While food may assuage hunger, reading and writing open doors to more permanent self-sufficiency for people in many underprivileged parts of the world.
"In Third World countries, literacy is an opportunity to open life to something profound," said Lynn Curtis, director of international development, Laubach Literacy International.The non-profit organization, founded in 1955, goes into many countries of the world to help create literacy programs that meet the needs of particular groups of people, Curtis said.
The agency deals "with the poorest of the poor," he said.
The Coalville resident spends considerable time himself visiting in the countries targeted for Laubach programs. He recently returned from Haiti, where pervasive poverty has been exacerbated by the political upheaval surrounding the "Papa Doc" Duvalier regime.
The late Frank C. Laubach, missionary, educator and founder of the literacy organization, visited Haiti in 1947. He was concerned that while 80 percent of the population spoke Creole, the official language was French. He advocated the teaching of Creole to those people who were destined to speak it. Not until Duvalier left the island nation, however, was Creole declared the national language, Curtis said.
Even so, approximately 85 percent of Haitians remain illiterate. Only recently a standardized spelling project was undertaken by the Haitian government to put Creole into a more comprehensive written form.
Curtis said that in Haiti, as in most of the countries in which Laubach has programs, literacy is the key to productivity. Unemployment and illiteracy are sad companions that perpetuate poverty and its related social ills.
Often, Laubach volunteers do not go into Third World countries with prepared materials. Textbooks are created to fit needs and often relate to local work opportunities. (An example from Colombia shows workers in an adversary relationship to their "bosses" - a reflection of real life.)
Using sounds, words and picture association to develop simple charts accompanied by vocabulary development and comprehension exercises, the organization has helped create materials in 314 languages.
Laubach volunteers work through village or neighborhood groups committed to increasing literacy as a route to better economic conditions. Laubach makes direct grants to these groups, provides training for local teachers, works to facilitate interaction with existing resources, helps the community design its own literacy materials and gets groups started on the road to literacy.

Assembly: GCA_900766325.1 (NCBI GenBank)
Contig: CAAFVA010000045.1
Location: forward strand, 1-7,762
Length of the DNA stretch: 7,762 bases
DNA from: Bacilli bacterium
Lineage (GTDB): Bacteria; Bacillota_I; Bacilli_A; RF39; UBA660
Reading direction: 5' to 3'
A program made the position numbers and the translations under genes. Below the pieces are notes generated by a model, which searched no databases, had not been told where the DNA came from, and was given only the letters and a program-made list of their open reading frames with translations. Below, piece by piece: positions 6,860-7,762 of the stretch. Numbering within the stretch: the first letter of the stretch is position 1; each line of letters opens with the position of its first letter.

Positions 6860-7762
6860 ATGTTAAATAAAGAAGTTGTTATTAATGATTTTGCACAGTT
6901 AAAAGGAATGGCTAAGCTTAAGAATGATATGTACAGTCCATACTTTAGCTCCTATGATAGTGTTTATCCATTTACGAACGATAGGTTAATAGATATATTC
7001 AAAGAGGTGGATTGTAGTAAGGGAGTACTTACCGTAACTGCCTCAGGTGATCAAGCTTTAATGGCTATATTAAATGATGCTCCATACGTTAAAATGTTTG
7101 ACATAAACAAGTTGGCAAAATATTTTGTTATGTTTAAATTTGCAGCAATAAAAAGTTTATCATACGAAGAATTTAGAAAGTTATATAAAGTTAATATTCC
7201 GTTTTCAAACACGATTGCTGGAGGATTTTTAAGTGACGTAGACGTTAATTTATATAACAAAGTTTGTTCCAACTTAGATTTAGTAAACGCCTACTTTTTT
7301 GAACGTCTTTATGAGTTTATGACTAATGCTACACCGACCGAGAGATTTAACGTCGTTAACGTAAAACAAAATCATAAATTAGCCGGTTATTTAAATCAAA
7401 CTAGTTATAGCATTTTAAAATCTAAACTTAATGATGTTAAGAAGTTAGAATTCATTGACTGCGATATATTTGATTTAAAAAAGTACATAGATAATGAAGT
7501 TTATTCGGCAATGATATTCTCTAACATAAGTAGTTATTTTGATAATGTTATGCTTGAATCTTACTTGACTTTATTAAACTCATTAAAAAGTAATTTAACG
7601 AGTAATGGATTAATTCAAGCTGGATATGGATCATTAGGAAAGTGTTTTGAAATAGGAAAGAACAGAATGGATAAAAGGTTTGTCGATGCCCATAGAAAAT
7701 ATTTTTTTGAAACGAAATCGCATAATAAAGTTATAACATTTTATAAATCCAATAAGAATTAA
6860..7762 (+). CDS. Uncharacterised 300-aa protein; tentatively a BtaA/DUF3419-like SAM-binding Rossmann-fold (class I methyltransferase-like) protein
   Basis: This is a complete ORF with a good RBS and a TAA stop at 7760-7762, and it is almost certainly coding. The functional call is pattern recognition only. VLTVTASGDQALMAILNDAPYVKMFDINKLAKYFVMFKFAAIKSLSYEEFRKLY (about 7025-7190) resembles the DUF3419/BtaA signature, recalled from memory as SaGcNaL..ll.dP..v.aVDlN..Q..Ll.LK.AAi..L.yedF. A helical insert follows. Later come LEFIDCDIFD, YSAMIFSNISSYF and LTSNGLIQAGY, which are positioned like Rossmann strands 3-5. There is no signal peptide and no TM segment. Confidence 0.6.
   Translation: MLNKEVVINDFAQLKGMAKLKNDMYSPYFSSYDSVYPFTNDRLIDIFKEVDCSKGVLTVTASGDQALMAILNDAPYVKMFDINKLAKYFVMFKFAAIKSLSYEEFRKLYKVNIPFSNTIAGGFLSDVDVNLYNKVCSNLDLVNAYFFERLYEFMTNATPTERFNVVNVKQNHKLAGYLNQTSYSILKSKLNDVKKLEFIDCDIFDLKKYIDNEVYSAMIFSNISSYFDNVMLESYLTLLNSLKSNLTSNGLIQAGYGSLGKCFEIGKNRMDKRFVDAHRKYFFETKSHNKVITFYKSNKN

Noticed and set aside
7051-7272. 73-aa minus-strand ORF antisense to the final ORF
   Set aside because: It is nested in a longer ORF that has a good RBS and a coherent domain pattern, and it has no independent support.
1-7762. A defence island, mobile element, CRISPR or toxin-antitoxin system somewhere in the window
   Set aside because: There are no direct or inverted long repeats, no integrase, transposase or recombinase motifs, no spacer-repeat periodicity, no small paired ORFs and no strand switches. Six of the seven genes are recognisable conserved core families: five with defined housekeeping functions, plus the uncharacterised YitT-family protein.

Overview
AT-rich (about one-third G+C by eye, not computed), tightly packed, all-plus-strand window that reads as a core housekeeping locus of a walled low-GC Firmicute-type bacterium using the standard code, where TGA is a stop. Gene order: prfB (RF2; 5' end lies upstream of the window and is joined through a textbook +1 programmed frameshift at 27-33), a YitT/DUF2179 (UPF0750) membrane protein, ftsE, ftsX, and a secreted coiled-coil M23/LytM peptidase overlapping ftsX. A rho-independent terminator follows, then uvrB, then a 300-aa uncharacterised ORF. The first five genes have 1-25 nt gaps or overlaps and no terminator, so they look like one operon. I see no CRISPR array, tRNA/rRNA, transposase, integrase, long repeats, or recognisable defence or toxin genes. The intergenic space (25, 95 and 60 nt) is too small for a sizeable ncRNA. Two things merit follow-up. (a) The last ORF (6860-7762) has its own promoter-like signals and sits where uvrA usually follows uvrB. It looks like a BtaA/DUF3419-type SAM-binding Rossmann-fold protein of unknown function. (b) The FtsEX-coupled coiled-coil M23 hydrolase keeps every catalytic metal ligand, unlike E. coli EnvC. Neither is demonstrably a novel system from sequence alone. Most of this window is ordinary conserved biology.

In Haiti, six groups are working, each with a little different focus and format, Curtis said. Each group is helping approximately 200 people to learn fundamental reading and math skills.
Results are already becoming apparent in some cases. Some of the Haitian participants have parlayed their ability to read and write into small businesses, such as creating and marketing native art works. Their abilities help them become part of the business community, rather than exploitable laborers.
The effects of literacy can sometimes be dramatic. Take, for example, the town of Tinaja de Negrete, Mexico.
Nine years ago, the community was a stark place with "stone houses, the dust of the desert, scorpions and snakes," said Lynn Curtis, director of international development, Laubach Literacy International. Its populace had no medical care, no transportation, no jobs and only the water that could be trapped in a reservoir. Many of the able-bodied, desperate for jobs, went to the United States, further depleting the community's human resources.
Today, Curtis said, Tinaja has an identity. It has running water, rebuilt homes, an aquaculture system and productive agricultural areas where fruits and berries are produced. Beehives produce honey for consumption and sale.
As their standard of living rose, the people of Tinaja were able to convince a dentist to come. Their demand of better health care led to the training of paraprofessionals in their own community. Ultimately, they built a small clinic.